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What can the wine industry learn from craft beer?

If younger consumers are as enthralled with craft beer and premium spirits as the wine industry likes to talk about, what is the wine industry doing to change this?

Todd Fitchette

February 3, 2020

2 Min Read
Winery customer
A customer samples wines at a Sonoma County, Calif., winery.Tim Hearden

Word has it the U.S. wine industry has seen better days. While rumors of its demise may be premature, the latest news suggests the boom cycle has ended, but not for reasons one might think.

The much-anticipated Silicon Valley Bank state of the wine industry pins the blame not on "speculative overplanting" by farmers chasing a high price, but on the wine industry's inability to give consumers what they want. Rabobank has a similar theory relative to the entire alcoholic beverage industry in general. The slowing of wine consumption by baby boomers and the inability of the industry to evolve with the different marketing whims of millennials will continue to challenge the wine industry.

"There are solutions but hoping millennials will adopt boomer values as they age – and, as a result, move away from spirits and gravitate to wine – just isn't a sensible business strategy," writes SVB Executive Vice President Rob McMillan on the company website.

McMillan predicts the U.S. wine industry will face challenges over the next five years as it searches for ways to convince a new generation to drink wine. According to SVB, wineries will need to "reimagine how they sell and market wine."

As beer-centric brew pubs pop up all over the place – these are full-service restaurants with interesting menus and, more importantly, a bar lined with easily over a dozen different beers – could the focus and marketing be any clearer? As one who likes to try these different brew houses out from time to time, it's rare to see someone drinking a glass of wine.

Related:Valley vineyard removals may exceed 30,000 acres

Perhaps this is a good starting point for the U.S. wine industry. I'm not suggesting building more wineries or wine tasting locations common to the California Coast. Rather, there needs to be a paradigm shift that makes wine as common a beverage as beer has become across the spectrum. Personally speaking, my go-to beer is a popular brand that one of these restaurants let me sample once while enjoying a meal. Restaurants tend not to do the same with wine, and even then the choices are limited.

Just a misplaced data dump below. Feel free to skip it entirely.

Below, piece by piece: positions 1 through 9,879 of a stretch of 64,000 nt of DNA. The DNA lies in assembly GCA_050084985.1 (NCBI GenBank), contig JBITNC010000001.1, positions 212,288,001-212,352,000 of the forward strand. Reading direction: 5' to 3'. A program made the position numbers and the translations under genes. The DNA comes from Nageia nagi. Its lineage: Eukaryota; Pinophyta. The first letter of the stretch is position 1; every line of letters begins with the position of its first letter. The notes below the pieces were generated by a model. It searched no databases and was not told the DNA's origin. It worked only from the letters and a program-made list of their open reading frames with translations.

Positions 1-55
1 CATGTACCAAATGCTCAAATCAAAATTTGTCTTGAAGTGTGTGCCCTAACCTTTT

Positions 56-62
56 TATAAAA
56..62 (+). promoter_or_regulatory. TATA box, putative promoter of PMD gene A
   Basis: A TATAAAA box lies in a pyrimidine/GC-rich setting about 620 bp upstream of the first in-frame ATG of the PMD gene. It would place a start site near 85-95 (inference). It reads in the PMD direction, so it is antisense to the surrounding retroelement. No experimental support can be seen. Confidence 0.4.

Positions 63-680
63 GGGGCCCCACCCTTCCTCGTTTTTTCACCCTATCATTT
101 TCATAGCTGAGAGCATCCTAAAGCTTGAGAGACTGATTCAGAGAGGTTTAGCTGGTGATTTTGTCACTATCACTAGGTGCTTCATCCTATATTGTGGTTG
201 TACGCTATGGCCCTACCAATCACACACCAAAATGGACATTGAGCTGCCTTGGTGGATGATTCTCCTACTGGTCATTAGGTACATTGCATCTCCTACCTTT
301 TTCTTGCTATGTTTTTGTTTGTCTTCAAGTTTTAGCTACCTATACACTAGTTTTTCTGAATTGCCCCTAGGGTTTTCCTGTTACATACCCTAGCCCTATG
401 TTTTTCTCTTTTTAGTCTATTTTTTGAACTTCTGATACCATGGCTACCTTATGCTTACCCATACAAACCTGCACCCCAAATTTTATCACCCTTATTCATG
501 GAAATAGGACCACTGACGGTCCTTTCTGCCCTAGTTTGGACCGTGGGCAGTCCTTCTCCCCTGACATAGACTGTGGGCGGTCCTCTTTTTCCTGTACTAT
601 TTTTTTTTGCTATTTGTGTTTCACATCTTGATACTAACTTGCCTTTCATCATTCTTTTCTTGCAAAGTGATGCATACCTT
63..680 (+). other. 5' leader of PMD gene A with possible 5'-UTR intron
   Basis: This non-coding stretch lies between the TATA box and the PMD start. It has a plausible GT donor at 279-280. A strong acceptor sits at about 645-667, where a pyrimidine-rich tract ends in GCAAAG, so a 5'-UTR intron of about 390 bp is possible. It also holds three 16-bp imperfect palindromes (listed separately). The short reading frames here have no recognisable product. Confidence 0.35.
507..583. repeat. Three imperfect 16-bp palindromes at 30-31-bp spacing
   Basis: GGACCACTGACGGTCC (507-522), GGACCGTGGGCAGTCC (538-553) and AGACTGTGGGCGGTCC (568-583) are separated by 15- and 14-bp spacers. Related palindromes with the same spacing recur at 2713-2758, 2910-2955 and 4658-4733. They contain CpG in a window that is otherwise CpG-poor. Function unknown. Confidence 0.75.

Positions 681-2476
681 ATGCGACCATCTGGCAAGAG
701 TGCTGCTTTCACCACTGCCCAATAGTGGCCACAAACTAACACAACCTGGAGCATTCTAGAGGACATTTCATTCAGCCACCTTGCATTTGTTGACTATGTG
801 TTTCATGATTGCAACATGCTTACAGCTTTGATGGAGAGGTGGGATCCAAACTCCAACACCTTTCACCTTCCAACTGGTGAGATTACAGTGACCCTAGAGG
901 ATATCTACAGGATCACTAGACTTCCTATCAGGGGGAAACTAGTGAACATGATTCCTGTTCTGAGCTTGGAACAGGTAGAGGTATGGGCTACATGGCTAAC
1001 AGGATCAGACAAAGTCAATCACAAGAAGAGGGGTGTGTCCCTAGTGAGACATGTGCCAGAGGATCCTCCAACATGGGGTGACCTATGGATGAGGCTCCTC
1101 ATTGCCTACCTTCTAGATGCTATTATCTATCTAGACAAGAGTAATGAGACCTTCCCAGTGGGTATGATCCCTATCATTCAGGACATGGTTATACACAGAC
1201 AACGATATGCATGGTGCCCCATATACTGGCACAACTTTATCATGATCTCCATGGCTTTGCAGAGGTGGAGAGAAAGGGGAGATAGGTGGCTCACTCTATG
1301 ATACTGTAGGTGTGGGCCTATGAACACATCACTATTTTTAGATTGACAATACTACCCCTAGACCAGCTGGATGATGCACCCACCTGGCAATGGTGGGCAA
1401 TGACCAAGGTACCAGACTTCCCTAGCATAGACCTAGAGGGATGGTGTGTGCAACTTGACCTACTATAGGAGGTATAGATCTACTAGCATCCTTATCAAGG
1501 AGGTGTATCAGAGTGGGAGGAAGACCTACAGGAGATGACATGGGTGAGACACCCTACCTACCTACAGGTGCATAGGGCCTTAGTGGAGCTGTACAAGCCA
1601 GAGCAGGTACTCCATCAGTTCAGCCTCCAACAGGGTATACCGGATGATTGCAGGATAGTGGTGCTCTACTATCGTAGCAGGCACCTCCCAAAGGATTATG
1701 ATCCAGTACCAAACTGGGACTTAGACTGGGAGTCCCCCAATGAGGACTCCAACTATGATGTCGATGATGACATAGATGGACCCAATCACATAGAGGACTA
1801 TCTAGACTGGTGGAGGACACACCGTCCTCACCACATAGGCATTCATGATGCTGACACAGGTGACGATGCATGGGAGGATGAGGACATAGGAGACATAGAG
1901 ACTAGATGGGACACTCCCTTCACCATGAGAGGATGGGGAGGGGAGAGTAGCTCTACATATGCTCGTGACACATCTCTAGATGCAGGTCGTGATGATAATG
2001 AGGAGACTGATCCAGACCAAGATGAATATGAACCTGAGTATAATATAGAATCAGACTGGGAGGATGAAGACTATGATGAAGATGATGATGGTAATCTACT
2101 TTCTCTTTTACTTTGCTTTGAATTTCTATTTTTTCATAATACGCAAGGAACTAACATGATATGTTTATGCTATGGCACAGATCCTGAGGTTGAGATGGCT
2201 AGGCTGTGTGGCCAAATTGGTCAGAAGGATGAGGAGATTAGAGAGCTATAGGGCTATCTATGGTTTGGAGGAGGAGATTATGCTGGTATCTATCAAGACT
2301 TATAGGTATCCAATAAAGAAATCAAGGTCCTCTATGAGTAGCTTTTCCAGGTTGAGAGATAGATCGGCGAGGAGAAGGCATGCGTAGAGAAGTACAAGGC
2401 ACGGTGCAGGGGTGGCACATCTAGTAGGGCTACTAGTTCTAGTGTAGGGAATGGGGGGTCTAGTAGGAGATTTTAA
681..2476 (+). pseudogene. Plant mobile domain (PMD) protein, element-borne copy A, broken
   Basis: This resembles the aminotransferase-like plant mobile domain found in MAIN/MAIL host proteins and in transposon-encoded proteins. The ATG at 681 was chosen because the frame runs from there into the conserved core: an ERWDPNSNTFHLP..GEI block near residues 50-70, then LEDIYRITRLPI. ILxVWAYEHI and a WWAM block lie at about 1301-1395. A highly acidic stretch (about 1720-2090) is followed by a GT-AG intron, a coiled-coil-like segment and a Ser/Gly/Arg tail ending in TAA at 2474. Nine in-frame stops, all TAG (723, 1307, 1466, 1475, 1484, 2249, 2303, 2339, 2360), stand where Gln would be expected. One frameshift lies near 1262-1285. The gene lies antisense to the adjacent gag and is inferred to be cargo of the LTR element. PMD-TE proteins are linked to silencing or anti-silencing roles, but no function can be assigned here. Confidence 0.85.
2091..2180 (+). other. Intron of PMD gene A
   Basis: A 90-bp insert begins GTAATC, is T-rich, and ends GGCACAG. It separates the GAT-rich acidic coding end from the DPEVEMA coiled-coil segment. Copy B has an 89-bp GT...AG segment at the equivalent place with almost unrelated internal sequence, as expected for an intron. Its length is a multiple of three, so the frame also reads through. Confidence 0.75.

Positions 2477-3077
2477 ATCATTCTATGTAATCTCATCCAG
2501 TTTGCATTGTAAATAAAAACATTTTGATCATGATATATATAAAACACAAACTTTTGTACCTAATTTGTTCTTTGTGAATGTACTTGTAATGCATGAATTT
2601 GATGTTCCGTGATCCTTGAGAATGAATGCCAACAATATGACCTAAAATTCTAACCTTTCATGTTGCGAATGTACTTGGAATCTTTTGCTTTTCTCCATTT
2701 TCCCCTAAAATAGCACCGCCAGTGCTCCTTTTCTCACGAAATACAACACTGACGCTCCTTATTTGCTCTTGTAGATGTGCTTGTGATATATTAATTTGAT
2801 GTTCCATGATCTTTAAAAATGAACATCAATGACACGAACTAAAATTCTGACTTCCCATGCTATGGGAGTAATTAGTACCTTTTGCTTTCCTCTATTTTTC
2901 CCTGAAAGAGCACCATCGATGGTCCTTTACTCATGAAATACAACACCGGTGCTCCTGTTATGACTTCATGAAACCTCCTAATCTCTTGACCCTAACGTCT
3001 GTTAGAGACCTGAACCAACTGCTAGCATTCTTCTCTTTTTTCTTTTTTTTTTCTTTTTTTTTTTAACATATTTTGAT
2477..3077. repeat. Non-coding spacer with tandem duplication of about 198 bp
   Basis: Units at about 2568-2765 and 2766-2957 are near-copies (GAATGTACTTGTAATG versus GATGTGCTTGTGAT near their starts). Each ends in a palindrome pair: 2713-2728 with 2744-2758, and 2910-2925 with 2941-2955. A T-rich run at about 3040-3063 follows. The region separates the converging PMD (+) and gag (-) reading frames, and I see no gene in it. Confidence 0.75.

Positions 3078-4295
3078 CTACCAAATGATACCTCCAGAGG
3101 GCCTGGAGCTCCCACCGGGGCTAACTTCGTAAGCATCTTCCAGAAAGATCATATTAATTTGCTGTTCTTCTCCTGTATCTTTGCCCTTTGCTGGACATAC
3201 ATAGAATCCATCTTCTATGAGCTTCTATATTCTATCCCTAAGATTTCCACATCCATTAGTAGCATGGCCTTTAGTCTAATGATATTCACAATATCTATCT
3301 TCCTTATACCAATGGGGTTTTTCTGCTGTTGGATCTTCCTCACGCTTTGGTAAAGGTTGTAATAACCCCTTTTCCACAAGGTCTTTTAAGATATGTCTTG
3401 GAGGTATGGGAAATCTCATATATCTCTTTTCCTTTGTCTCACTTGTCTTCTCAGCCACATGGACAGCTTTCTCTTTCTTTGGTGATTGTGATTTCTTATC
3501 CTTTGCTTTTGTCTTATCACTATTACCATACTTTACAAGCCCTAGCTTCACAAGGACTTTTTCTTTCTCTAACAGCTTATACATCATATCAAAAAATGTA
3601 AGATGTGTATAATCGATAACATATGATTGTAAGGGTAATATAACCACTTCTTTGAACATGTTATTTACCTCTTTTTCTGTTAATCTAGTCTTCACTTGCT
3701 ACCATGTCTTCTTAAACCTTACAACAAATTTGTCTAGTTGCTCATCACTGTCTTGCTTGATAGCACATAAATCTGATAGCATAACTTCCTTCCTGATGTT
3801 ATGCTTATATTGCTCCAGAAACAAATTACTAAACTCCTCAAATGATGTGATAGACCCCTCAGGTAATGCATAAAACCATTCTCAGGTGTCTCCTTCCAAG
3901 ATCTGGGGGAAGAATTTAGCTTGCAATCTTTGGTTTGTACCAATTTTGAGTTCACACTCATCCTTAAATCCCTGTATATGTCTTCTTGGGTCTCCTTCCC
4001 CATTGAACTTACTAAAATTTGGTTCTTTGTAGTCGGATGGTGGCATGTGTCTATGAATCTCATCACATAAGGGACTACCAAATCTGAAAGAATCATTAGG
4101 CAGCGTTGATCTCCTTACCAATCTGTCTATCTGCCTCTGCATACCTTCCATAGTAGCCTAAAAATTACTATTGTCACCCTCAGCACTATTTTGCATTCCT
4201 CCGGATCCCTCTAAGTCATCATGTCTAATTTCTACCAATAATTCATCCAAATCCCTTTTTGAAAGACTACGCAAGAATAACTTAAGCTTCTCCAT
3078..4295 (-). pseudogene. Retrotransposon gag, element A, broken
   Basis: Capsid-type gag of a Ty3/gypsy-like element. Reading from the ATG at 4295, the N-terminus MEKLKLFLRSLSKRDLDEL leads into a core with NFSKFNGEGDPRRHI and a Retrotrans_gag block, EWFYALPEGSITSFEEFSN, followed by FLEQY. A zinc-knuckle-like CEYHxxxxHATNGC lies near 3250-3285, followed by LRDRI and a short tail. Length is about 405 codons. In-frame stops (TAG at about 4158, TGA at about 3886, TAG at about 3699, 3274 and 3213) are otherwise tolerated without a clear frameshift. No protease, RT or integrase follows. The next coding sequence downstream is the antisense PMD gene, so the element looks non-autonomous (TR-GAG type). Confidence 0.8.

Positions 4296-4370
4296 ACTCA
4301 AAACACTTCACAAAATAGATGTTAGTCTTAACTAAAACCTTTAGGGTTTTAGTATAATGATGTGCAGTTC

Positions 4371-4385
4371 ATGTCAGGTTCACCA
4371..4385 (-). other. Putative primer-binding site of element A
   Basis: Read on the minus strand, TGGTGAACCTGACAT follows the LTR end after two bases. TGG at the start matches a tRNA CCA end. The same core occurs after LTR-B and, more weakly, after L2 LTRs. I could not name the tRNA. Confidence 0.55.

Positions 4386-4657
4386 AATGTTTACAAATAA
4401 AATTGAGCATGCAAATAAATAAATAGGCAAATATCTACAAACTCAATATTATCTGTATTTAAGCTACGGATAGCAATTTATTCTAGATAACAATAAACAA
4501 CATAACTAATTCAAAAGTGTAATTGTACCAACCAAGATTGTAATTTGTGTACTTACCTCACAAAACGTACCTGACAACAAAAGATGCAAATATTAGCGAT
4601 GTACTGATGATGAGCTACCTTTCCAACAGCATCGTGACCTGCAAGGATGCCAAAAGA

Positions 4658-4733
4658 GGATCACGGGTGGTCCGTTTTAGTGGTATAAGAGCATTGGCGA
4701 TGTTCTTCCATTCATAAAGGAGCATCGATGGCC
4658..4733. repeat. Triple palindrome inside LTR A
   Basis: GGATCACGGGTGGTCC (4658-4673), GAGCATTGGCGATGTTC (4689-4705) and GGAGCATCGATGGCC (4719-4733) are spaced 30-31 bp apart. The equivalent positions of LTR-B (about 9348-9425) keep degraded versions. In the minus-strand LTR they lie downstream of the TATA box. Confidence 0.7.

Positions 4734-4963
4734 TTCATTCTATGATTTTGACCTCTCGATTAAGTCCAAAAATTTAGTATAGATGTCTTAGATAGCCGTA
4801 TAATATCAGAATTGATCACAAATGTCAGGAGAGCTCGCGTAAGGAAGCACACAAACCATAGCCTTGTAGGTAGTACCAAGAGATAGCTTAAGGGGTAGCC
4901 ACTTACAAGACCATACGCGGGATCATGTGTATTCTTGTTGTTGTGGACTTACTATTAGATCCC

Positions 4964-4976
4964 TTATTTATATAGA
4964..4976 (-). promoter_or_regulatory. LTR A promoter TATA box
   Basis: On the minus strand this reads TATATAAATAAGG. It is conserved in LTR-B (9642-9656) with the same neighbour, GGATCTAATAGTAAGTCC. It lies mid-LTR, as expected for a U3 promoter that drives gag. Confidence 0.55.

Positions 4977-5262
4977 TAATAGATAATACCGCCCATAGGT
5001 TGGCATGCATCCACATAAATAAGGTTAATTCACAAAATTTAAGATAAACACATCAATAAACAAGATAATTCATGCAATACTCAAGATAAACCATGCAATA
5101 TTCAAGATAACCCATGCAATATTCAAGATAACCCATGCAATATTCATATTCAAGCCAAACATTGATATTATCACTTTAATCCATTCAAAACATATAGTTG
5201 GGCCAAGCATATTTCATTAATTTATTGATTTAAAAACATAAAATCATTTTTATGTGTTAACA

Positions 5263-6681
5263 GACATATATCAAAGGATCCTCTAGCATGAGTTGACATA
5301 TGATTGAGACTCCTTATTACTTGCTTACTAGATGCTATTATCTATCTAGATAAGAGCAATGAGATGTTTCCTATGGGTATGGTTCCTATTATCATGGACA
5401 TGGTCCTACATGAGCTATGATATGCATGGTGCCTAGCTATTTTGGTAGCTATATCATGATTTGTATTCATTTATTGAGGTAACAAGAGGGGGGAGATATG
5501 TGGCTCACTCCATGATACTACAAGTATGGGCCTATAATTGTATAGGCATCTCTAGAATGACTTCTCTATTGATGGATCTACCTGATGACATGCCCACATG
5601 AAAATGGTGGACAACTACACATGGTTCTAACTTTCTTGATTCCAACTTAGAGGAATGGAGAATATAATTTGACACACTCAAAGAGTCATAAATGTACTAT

If younger consumers are as enthralled with craft beer and premium spirits as the wine industry likes to talk about, what is the wine industry doing to change this and why the continued drive to wine premiumization when it appears those buyers are consuming less wine as they segue to retirement age?

Along with the attention to marketing will need to come a willingness of those doing the selling to be educated like the craft beer folks are about their products, and to help consumers understand those differences. It's much easier to find a server at the local restaurant who can recite from memory the IBU and ABV of 31 different beers but cannot answer questions about the wine list without looking at it.

Related:Report: Oversupply could tighten wine producers' margins

About the Author(s)

Todd Fitchette

Associate Editor, Western Farm Press

Todd Fitchette, associate editor with Western Farm Press, spent much of his journalism career covering agriculture in California and the western United States. Aside from reporting about issues related to farm production, environmental regulations and legislative matters, he has extensive experience covering the dairy industry, western water issues and politics. His journalistic experience includes local daily and weekly newspapers, where he was recognized early in his career as an award-winning news photographer.

Fitchette is US Army veteran and a graduate of California State University, Chico. 

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